Notes and Notices

On art, architecture and design


Piano music for the masses

Posted by Carren Jao Pineda |

Despite its tendency to be a little scary sometimes, I love being out on the streets. You never know what you might find. On a good walking day, I see a piece of art that hadn't been there before or randomly strike up a conversation with a stranger while passing each other on the pedestrian lane (that just really happened yesterday!)

Starting April 12 at noon, there's going to be a little more excitement on the streets in Los Angeles. The Los Angeles Chamber Orchestra teamed up with British artist Luke Jerram to bring "Play Me, I'm Yours" to the county. In the largest execution ever, LACO brought 30 pianos, decorated them with the help of local artists (including Kent Twitchell and Frank Romero), and set them out the streets, free to play to the public 24 hours a day, seven days a week, for three weeks.

"My hope is that people are really excited and inspired by it," says Executive Director Rachel Fine, "Music is called the universal language. It doesn't matter what language you speak, when the music starts playing, everyone's really connected."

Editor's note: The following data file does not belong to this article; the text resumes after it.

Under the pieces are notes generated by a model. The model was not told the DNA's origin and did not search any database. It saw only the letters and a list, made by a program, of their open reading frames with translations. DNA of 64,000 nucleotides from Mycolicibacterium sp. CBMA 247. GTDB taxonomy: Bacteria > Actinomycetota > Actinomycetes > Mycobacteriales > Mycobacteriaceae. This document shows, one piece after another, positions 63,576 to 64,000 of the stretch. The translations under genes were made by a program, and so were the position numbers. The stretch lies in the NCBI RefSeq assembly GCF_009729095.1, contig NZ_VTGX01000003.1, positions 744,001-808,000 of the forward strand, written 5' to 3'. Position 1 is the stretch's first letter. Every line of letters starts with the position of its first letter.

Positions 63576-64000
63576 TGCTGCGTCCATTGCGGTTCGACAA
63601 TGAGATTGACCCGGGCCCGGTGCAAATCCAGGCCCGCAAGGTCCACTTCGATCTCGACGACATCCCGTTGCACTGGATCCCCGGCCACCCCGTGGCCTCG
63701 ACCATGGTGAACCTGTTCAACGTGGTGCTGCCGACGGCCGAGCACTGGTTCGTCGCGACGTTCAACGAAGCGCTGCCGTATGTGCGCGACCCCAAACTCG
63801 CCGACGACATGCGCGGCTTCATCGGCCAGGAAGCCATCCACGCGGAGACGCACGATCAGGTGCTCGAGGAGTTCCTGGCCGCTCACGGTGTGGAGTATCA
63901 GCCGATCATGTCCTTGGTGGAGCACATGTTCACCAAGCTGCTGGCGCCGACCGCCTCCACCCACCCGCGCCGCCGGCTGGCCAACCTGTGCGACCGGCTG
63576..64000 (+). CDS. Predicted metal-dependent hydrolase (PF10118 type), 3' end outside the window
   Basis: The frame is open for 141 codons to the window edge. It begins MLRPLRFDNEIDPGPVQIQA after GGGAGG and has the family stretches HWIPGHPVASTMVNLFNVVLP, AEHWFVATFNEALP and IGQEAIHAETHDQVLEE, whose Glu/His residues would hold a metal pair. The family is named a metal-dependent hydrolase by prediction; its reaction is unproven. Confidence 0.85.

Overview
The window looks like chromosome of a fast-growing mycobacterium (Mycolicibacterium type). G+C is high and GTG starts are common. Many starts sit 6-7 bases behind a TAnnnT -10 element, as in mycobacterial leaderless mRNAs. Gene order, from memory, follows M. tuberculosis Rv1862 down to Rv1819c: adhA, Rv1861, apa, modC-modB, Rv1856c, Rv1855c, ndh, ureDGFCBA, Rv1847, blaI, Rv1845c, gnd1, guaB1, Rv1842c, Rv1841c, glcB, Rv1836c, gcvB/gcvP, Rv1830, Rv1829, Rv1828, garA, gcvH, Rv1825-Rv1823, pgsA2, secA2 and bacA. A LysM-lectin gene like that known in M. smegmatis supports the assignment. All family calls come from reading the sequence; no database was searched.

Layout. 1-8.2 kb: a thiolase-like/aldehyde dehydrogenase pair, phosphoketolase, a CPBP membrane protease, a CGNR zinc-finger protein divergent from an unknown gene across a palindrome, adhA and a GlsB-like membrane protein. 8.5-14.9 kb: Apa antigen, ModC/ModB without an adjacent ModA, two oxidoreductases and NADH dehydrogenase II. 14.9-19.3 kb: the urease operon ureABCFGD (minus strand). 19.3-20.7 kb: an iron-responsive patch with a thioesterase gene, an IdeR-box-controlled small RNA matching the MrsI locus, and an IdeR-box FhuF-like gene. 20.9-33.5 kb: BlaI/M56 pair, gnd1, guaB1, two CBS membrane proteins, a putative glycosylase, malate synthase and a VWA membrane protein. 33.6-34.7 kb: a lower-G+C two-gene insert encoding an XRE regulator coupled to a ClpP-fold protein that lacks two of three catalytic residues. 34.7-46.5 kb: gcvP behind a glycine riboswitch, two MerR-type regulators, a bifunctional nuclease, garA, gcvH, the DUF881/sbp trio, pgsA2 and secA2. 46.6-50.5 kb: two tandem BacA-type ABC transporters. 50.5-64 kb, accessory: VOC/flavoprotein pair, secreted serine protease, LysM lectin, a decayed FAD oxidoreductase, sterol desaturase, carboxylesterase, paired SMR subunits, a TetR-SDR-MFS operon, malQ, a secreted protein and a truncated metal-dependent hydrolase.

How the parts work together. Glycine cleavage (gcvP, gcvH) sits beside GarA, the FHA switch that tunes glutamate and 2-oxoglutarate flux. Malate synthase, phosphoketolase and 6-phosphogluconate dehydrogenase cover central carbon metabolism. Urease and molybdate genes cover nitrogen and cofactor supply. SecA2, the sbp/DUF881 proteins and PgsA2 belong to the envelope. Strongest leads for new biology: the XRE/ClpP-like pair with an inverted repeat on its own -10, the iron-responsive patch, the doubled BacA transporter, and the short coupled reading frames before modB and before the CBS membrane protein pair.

LACO has planned a flash mob of classical pianist at the opening, so if you can, be sure to watch the festivities. The pianos are free for everyone to play and the organization is encouraging everyone to make use of the resource. We hear some music and performance groups are already planning their own mini-events around the pianos.

From the sound of previous incarnations, the project has a way of bringing life to the streets (though I have heard that NYC iteration was a bit of a dud). I wonder how Los Angeles will react to having another outlet available to them. Will we simply pass it by? Or will we take to it and rock out on it like these Londoners? Here are two wonderful snippets.

If you passed this man on the street, you wouldn't know he would be capable of such upbeat music. His disheveled white hair and trench coat give him an air of a gruff person, hurrying somewhere, but that isn't the case when he plays ever so quickly on this piano.

This one might have taken a bit of orchestration, but by the end, everyone was ripping it. As the video progresses, you can see the joy similarly escalate. Wouldn't that be a sight out in the open in Los Angeles?

It's amazing to think how an unexpected surprise can change the mood of a whole street. I'm looking forward to seeing the pianos work its magic all across Los Angeles. Here's a complete list of all piano venues, stop by the nearest one to you.


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